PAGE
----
…or rather, we live in theirs. Our number one wish for this trip was to get up close with wildlife – just not too dangerously close. We wanted the adrenaline and awe from the rare experience but not the blood or terror or worse. This area in Colorado was promising with signs like these appearing everywhere, including roadside, in the grocery store, and at the library:
All the paraphernalia left us eagerly awaiting our close encounter all 7 days we were in Nederland. Each night our paranoia also rose as our routines changed at sunset. We became much more alert and anxious with the darkness and unknown sounds in the night. To add to our high alertness, and to our lack of peaceful sleep, we learned that during our stay a boy – just 3 miles away – was dragged from his tent by a black bear .
Bella, being the sharp German Shephard that she is, became more vigilant each night and would erratically run to the door or bark or growl. Every time, Carl would excitedly grab his gun – just in case – and run out front to the camper and scan for any wildlife while Kristin stood at the camper door, asking for an animal report and begging him to get back into the camper for safety. (Side note: The gun is not for hunting but protection.) Carl would soon return to the camper, disappointed and with no sightings, and we’d chasten Bella for the false alarm. This ‘Boy Who Cried Wolf’ scenario played out night after night, sometimes in the middle of a restful sleep where dreams of elusive forest animals played in our heads.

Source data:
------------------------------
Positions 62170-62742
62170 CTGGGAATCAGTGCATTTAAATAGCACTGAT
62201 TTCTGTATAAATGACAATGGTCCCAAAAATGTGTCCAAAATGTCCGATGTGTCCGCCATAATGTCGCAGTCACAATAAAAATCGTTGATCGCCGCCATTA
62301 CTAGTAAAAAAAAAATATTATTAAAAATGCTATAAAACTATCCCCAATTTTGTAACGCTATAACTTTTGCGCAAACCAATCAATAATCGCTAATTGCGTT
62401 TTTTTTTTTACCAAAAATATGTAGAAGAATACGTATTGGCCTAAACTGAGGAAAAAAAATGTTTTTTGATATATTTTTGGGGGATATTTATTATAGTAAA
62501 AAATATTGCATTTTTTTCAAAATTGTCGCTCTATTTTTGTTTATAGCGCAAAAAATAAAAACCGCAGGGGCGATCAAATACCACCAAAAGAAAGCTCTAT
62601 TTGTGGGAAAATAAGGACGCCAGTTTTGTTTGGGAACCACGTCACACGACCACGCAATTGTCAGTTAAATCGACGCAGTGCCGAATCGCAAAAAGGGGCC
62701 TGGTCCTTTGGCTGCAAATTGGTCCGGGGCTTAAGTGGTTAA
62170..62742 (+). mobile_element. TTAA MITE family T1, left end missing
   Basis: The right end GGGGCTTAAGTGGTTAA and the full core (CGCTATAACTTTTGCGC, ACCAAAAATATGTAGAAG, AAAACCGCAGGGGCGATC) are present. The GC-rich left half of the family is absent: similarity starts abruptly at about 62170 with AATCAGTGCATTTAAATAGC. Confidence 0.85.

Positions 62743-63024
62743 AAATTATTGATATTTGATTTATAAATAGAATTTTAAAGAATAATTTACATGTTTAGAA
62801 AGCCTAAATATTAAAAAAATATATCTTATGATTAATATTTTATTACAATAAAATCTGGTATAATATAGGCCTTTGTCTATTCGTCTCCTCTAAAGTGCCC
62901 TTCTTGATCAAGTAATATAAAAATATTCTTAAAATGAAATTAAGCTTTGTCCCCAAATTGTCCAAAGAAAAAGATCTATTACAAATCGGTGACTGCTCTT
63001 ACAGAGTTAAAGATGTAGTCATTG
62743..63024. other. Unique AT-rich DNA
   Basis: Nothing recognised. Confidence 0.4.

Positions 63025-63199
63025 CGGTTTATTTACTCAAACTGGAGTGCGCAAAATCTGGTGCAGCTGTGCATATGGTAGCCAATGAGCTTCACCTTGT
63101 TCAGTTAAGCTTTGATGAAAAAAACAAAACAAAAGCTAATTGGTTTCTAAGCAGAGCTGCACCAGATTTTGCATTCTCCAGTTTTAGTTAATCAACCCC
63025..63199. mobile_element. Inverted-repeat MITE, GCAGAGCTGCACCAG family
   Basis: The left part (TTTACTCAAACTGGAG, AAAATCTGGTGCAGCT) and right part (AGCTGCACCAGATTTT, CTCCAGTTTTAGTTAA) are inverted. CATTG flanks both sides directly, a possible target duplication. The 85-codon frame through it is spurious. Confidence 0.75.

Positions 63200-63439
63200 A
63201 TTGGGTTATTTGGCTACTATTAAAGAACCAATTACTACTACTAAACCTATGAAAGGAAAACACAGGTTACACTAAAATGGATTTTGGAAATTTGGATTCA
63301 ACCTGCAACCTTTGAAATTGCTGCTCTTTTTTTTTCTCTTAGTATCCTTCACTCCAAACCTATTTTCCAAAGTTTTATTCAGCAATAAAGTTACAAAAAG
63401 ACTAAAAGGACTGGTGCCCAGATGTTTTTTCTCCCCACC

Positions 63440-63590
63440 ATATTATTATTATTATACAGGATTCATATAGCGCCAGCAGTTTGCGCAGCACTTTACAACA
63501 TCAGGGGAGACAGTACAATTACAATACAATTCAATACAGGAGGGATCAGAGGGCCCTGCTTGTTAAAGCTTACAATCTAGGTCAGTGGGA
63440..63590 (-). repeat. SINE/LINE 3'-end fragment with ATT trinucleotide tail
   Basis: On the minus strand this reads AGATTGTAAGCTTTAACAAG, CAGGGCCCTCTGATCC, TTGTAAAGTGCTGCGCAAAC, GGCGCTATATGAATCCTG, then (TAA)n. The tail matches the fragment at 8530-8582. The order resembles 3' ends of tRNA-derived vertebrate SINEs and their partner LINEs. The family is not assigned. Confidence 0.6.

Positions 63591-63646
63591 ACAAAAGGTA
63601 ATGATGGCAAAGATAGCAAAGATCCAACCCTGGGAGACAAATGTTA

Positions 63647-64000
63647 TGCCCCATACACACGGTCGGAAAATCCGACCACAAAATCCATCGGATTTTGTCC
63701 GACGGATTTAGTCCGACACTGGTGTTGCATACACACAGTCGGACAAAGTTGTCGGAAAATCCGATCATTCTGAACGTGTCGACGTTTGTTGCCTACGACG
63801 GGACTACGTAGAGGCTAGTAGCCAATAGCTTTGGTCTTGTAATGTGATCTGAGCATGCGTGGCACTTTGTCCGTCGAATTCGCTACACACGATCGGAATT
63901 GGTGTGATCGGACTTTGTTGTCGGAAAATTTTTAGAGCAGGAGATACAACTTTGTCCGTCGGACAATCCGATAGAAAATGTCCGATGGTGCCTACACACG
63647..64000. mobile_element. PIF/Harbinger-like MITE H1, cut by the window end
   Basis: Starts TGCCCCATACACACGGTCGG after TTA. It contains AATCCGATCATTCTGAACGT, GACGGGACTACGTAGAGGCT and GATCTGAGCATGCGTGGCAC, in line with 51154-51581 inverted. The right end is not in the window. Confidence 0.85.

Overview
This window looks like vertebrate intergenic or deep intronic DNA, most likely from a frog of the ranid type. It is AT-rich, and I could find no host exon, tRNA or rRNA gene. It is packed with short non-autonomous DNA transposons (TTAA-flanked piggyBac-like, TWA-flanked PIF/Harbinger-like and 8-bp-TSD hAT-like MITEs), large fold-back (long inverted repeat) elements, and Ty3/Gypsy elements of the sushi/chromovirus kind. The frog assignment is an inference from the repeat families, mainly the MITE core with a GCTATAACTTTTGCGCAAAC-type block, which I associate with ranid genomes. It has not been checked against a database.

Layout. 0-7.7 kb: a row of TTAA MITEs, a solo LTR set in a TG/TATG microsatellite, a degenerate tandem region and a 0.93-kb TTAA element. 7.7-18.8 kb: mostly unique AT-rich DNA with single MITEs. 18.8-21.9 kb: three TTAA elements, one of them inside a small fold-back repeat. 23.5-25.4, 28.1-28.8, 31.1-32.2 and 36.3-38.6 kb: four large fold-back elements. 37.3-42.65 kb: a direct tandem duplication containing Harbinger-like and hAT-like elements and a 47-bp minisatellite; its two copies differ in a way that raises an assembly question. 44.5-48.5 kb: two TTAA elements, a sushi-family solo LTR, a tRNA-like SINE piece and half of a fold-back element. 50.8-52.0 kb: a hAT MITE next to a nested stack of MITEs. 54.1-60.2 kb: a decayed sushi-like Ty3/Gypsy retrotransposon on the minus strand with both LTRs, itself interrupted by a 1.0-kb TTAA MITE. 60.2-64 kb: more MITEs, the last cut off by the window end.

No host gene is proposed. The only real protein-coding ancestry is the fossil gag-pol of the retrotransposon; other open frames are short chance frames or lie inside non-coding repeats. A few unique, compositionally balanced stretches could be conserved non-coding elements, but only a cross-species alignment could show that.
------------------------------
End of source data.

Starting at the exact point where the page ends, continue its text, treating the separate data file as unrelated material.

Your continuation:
And then on our one-week anniversary in this little mountain town, our camper became a 48-hour jamboree for area critters.
- At first, Carl spotted a large coyote running around outside. We happily watched it from a window as it ran down the meadow hill. It was a short-lived excitement.
- The next night, Bella played out her usual window-to-window pacing routine. As the week had gone by without any serious sightings, each check for wildlife was less enthusiastic. Carl walked out the door empty-handed, and Kristin stayed put inside undisturbed. In a quick turn of events, Carl had grabbed the gun and ran back outside where a black bear stared back at him. He growled at the bear to try to establish his territory, and, either out of fear, confusion or plain boredom, it retreated down into the valley below. It was just a little too late when we scrambled for our phones to capture it, and then we gave Bella credit where it was due for her ability to pick up on whatever scent or sound she heard to make us aware of our visitor. Ironically, that night we had the best night of sleep yet, as if our destinies had been filled.
- The next morning, we drank coffee and listened to the morning news when Bella started growling. With the euphoria of the night before still on our minds, we followed her senses and found a family of five moose around the sides of the camper munching on their morning greens.
- Later that night, we came home to the camper and found more – or maybe the same – moose eating around the camper waiting for our return.
It’s one thing to see animals in captivity and know you’re protected, but when you see them without any barrier, it’s a game changer. Nothing has gotten our blood pumping on this trip like being within 20 feet of a creature, immersed in its territory, and not know its intentions. But when the initial terror of the moment passes, and you get to watch a black bear lumber away into the trees as if you never met, you become enraptured by the experience and look forward to the next encounter and appreciate the animal for sharing its home.